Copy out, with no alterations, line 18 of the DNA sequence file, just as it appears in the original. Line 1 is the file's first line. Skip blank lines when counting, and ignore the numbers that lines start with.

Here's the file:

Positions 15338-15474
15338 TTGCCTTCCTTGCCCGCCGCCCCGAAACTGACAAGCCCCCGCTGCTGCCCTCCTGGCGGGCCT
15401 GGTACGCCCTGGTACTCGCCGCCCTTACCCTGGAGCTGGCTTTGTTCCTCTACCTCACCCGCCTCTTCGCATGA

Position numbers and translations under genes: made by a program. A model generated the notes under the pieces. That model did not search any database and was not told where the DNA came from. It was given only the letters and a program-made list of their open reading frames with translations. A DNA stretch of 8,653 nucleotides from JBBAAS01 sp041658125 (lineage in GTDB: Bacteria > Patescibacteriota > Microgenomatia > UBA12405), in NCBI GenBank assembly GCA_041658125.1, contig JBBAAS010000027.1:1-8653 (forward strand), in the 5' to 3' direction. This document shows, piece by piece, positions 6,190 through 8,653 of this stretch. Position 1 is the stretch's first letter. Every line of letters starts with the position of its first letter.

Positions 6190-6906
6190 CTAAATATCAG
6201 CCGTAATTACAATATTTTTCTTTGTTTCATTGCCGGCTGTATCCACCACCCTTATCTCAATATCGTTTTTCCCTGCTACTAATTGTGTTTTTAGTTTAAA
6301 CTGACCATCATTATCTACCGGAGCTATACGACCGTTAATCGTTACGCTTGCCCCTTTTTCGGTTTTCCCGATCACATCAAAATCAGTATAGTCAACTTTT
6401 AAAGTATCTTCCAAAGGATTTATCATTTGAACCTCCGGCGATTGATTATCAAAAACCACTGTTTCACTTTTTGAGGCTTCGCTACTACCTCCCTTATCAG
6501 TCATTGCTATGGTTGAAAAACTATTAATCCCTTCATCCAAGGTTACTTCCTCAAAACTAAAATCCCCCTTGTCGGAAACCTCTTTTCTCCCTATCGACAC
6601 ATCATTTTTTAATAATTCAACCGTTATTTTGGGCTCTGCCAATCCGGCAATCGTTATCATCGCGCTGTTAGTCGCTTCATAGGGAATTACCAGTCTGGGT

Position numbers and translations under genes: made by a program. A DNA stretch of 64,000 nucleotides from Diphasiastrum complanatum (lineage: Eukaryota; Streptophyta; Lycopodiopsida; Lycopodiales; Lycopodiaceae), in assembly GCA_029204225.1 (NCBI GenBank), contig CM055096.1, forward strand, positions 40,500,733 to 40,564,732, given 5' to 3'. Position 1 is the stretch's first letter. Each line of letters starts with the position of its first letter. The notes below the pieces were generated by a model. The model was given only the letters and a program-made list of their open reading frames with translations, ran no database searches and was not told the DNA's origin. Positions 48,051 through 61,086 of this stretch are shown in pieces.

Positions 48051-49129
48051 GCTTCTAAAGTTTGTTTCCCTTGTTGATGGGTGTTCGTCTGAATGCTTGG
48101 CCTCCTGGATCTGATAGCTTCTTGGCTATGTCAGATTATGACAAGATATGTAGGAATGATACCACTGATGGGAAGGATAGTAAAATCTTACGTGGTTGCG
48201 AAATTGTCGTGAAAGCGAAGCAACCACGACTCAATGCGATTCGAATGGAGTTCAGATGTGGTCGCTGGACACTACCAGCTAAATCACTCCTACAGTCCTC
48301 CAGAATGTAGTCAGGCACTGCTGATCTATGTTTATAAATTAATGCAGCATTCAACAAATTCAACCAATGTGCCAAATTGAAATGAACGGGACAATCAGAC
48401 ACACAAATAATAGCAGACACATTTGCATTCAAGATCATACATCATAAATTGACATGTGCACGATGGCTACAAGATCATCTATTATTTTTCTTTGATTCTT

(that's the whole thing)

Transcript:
48401 ACACAAATAATAGCAGACACATTTGCATTCAAGATCATACATCATAAATTGACATGTGCACGATGGCTACAAGATCATCTATTATTTTTCTTTGATTCTT